Could H1N1 Get Any Worse? WHO Will Decide
We may not yet have seen the worst of H1N1, a World Health Organization committee says. Though the pandemic is proving weaker than those of the past, WHO's emergency committee, which advises agency director Margaret Chan, says the H1N1 threat could get a boost when winter hits the Southern Hemisphere, Reuters reports. Once agency experts decide that the swine flu pandemic has peaked, it could prompt a change in emergency measures taken by authorities. The committee will meet to assess the pandemic again in upcoming weeks.
Top 10 Hospitals for Heart Care
Just about any hospital with a cardiology department and experienced cardiac surgeons can handle most routine heart problems—say, a case of newly diagnosed heart failure in someone who is otherwise healthy. Yet not that many can give the sickest patients, such as those who are elderly and frail but could still benefit from a new heart valve, the sophisticated care they need.
U.S. News health rankings editor Avery Comarow offers up an overview of the 10 top-ranked heart hospitals in America's Best Hospitals annual rankings. Of the nation's nearly 5,000 hospitals, only about 800 see a sufficiently large number of challenging patients to qualify as candidates for the rankings in heart and heart surgery. The top 10 hospitals each admit an average of more than 3,000 heart patients a year in need of special expertise and skills.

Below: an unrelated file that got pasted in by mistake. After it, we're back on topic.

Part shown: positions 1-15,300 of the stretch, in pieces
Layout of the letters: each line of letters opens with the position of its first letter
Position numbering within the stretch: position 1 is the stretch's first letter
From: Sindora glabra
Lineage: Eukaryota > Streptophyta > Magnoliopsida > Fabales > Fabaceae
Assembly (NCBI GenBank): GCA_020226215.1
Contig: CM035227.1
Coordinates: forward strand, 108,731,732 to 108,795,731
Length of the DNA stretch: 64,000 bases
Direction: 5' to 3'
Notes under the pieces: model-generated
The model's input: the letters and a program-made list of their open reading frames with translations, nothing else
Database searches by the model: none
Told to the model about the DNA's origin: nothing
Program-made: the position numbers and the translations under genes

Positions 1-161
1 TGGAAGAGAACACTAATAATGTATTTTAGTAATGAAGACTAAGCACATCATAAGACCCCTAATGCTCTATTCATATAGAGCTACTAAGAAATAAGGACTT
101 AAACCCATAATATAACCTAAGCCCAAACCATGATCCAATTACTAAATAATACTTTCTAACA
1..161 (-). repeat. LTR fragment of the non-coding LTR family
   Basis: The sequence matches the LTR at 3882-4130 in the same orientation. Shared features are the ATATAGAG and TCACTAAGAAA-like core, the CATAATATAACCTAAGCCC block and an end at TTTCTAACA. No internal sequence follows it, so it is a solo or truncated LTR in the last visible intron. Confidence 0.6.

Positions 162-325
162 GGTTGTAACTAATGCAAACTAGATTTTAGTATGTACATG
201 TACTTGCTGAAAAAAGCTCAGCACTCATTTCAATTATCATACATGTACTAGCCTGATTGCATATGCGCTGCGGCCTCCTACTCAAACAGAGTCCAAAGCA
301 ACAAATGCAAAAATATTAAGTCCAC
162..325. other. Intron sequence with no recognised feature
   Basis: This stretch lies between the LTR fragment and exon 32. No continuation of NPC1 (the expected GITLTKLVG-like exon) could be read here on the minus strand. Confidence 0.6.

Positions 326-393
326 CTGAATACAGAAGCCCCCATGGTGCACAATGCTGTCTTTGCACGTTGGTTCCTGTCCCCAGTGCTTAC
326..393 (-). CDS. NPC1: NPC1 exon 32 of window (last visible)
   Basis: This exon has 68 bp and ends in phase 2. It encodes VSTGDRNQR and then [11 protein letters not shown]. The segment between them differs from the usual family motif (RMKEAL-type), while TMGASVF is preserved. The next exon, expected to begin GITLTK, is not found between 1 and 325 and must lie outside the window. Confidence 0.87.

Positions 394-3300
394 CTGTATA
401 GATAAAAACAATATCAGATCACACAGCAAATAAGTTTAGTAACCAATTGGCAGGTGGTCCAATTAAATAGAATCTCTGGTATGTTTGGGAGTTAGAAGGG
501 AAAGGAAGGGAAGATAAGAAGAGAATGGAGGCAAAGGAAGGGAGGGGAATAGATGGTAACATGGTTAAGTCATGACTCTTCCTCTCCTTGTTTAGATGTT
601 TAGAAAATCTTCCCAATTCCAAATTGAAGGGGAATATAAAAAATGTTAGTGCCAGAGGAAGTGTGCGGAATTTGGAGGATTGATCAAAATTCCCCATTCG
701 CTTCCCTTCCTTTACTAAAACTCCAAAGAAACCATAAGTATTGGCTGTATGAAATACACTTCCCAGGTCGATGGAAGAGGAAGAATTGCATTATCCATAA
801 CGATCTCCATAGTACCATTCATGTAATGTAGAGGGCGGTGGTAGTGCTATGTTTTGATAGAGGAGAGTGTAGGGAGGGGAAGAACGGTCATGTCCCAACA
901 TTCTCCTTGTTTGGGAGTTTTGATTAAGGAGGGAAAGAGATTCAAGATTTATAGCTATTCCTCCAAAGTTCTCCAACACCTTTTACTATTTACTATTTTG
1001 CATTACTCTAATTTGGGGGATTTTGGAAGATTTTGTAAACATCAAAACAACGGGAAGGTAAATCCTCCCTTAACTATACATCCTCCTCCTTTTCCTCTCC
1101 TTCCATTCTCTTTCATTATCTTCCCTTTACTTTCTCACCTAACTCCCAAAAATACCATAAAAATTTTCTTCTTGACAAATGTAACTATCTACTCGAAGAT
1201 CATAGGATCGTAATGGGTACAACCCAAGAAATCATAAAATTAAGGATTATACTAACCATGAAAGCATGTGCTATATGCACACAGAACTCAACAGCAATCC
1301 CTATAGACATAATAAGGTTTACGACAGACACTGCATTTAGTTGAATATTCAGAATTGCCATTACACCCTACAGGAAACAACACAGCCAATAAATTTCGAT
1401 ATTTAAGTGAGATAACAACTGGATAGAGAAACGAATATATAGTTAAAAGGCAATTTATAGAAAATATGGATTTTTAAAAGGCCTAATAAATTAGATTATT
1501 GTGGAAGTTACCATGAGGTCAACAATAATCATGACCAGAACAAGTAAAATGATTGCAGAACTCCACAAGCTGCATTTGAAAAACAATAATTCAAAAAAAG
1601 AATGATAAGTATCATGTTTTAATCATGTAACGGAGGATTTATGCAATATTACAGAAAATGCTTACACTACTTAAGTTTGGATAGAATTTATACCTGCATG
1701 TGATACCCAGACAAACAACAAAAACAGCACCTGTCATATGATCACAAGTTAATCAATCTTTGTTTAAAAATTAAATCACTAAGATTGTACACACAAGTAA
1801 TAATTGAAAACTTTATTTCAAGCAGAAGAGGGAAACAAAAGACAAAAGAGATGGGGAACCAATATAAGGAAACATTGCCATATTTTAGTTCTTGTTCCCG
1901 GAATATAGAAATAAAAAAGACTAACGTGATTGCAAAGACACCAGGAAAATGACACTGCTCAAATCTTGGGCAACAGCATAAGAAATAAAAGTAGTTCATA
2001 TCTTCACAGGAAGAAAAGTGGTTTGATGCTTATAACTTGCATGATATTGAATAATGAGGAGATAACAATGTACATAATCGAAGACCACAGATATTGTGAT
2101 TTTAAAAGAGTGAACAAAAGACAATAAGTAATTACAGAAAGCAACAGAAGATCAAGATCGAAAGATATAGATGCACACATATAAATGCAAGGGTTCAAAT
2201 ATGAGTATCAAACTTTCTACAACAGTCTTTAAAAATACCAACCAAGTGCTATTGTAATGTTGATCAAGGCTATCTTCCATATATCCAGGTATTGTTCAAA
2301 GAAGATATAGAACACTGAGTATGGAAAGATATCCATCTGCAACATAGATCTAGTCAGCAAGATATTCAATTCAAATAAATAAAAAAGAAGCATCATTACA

Like the majority of facilities in the U.S. News rankings, these 10 are teaching hospitals that develop and pass along new research findings and techniques to the greater medical community, Comarow writes. That is how bypass surgery and angioplasty, to cite two of many examples, evolved from risky procedures performed at a handful of facilities to become routine events that most community hospitals now handle safely and skillfully. Nine of the 10 also are on the list of Honor Roll hospitals that ran up high scores in six or more specialties in the most recent rankings. Read more.
Why a Strict 'Superfoods' Diet Is a Mistake
We've all seen those lists of "superfoods"—certain fruits, nuts, and other foods that, advocates say, have health-boosting effects. Some people even take those lists so seriously that they limit their food choices to what's on them, U.S. News's Katherine Hobson writes.
But getting into a rigid dietary routine isn't ideal, dieticians and nutrition scientists say. Many fruits and vegetables are chock full of nutrients, and variety is the key. A study published in 2006 in the Journal of Nutrition compared two diets. Both provided eight to 10 servings of fruits and vegetables per day. But one diet included foods from 18 different botanical families; the other covered only five families. The researchers concluded that only the diverse diet "induced a significant reduction in DNA oxidation." DNA oxidation, or oxidative damage, occurs when molecules called free radicals wreak havoc in the body. Antioxidants like some of the vitamins and phytochemicals found in plants are believed to reduce this damage. Read more.
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